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GWH shows how the NHS 'to do list' will challenge any winner of the General Election

Promises, promises, promises - more of this and less of that - the NHS at the heart of anything you care to name.  Promises coming thick and fast - with sums of money  replete with zeros.  That's our General Election experience so far. 


Away from platforms, rallies, debates, broadcasting studios and social media, there is still the NHS front line - still under funded, still over-crowded and still short of staff.  To get some detail and facts - what we have become used to hearing as a 'reality check' - there was no better place to be this week than the Great Western Hospitals Foundation Trust (GWH) board meeting (December 5). 

With so much reality about, it was not somewhere you would find politicians just now - from any political party.  And there were no TV or still cameras or spin doctors muscling in on this hospital meeting.

The word most often used during the meeting was 'challenge'.  Rising demand is exceeding resources - financial and human resources and beds.  At times like these - and with winter pressures building - the struggle to maintain standards is uppermost.

Liam Coleman is the board's chair: "It seems to me that we're suffering a decline against our standards.  Are we doing all in our control against these challenges?"

Julie Marshman is GWH's Chief Nurse: "The pressures are taking a toll on the quality of our care."

Charlotte Forsyth is GWH's Medical Director: "We are doing everything we can to reduce corridor care - but with corridor care safety is at risk...Maintaining that high level of care is increasingly difficult."

To take just one example of the continual efforts to maintain standards, three senior executives are engaged in a hands-on review of every patient's length of stay: "Can we trim off our length of stay?"

Success here can produce vital empty beds to take the continual flow of patients needing admission for urgent treatment - many from GWH's Emergency Department (or A&E).  Medical Director: "Out of this work there will be champions who will grasp what we are trying to achieve - and take it forward."  'Trimming off at every turn' produces, she assured the board, results.

The GWH board really does face up to reality.  The 'patient's story' for this meeting concerned a man with a series of complaints following the death of his wife after a serious lung infection.

Bravely addressing the video camera,  'Michael' said he had not been told what his wife had died from.  He wondered whether her infection had been exacerbated by lack of hand washing, phials left on the floor and uncollected meal trays.

It was a complex story as Michael himself had fallen ill and so missed being with his wife when she died - by a few guilt-inducing minutes.  His video produced a stream of concerned questions - many seeking evidence that lessons had been learned.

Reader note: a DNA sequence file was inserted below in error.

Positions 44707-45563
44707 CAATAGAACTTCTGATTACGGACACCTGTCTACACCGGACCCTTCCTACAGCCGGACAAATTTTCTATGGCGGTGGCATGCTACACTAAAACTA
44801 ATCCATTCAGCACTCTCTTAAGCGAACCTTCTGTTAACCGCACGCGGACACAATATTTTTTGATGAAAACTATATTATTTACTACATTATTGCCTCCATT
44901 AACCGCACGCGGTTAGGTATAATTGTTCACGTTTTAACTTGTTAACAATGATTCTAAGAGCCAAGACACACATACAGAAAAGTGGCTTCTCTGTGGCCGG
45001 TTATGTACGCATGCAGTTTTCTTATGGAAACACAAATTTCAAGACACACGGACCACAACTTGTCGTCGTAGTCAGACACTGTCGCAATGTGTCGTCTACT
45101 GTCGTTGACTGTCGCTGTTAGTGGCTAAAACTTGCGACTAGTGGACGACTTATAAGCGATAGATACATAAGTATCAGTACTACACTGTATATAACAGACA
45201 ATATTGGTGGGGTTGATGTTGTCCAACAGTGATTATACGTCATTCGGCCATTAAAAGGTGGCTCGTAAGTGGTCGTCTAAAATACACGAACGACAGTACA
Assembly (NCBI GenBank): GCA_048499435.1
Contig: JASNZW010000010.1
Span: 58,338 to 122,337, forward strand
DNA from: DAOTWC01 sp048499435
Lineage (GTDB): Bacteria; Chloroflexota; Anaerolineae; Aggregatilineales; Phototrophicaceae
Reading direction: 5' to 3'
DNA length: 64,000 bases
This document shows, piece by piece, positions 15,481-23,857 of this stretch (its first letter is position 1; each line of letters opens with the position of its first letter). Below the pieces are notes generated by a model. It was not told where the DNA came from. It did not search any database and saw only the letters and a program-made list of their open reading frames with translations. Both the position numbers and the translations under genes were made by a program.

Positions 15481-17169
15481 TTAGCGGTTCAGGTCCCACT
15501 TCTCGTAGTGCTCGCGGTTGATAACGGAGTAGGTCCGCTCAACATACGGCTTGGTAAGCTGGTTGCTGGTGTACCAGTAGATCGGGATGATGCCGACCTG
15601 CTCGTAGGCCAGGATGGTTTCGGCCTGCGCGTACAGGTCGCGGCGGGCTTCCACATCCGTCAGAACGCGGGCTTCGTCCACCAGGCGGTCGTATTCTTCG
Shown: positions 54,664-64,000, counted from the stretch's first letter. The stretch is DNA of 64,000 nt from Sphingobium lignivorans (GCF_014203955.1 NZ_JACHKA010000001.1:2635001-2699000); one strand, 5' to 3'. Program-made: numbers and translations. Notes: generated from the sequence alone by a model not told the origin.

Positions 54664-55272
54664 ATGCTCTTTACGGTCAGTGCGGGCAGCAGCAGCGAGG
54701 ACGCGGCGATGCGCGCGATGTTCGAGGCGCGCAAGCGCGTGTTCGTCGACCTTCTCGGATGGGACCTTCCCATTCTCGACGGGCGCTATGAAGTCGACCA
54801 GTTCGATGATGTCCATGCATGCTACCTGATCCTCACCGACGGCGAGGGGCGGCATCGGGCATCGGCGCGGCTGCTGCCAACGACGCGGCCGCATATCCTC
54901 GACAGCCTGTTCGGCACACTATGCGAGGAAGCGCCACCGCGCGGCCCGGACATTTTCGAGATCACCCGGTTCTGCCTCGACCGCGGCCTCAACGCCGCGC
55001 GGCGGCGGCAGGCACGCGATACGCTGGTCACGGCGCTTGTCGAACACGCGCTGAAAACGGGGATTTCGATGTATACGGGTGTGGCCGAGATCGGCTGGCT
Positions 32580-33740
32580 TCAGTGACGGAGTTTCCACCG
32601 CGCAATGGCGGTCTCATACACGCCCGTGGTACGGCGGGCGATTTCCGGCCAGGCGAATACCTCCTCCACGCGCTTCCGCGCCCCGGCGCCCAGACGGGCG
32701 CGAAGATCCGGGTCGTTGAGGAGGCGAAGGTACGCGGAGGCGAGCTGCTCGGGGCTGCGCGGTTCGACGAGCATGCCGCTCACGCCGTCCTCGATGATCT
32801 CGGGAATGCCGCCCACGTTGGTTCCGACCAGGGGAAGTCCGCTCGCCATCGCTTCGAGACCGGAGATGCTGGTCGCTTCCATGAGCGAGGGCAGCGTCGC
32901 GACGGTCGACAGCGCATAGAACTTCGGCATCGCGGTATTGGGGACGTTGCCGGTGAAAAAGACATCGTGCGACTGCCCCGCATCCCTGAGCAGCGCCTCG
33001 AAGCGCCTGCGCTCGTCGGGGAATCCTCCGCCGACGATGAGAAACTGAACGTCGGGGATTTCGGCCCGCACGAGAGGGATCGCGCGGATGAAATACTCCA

It was all there in the open.  A moving and disturbing presentation - with practical 'outcomes'.

One of GWH's 'challenges' that comes with all the extra demand and workforce shortages is, of course, the Trust's finances. 

Karen Johnson is GWH's Director of Finance: "On finances we are significantly challenged."  The October figures show the year-to-date deficit is £11m - which is £5m above plan.  By the end of March the deficit is forecast to reach £21.5m which will be £10m above plan.

It is not as though GWH has not been making savings.  Its annual Cost Improvement Programmes (CIP) have saved £29m over the last three years.

However there is a shortfall of £4m in the delivery of this year's CIP.  Ms Johnson: "We do have CIP fatigue - I feel - in the organisation."  As one non-executive director put it, the easier savings - the low hanging fruit - have been made and "...the remaining fruit is a bit higher."

The figures may be jaw-dropping, but GWH is not alone in its financial constraints - or straits.  The South West's NHS system is in 'financial distress'.  It is facing a joint deficit of £50m - against £69 across England: "There is performance and financial drift off - productivity is down." 

Whether this is just a matter of under-investment in the region or a difficulty in recruiting into the region's more rural hospitals, remains to be seen. 

Meanwhile GWH is waiting anxiously to see whether it gets a share of the £2.4m winter pressures money to be handed out by the area's STP.  The trouble is the STP has had bids - from hospitals and local authorities - totalling £6.5m.   Wiltshire Council has already had a £1m+ winter top up from the government.

There was good news for the board - during October vacancies fell by the equivalent of nearly 40 full time staff. And there are 14 international nurses who are not yet able to undertake the duties they have been employed for because they are waiting to take the Objective Structured Clinical Examination that international nursing recruits must pass.

We have a few days of campaign promises left - promises to take with lots of salt.  There is a lesson from health visitor numbers.  In April 2011 the coalition government promised '4,200 extra health visitors'. 

Despite an expensive recruitment campaign in EU countries (in pre-referendum days), they failed to achieve their promised number.  Health visitor numbers did however reach a peak in October 2015.  The trouble is that since then numbers have fallen by a third. 










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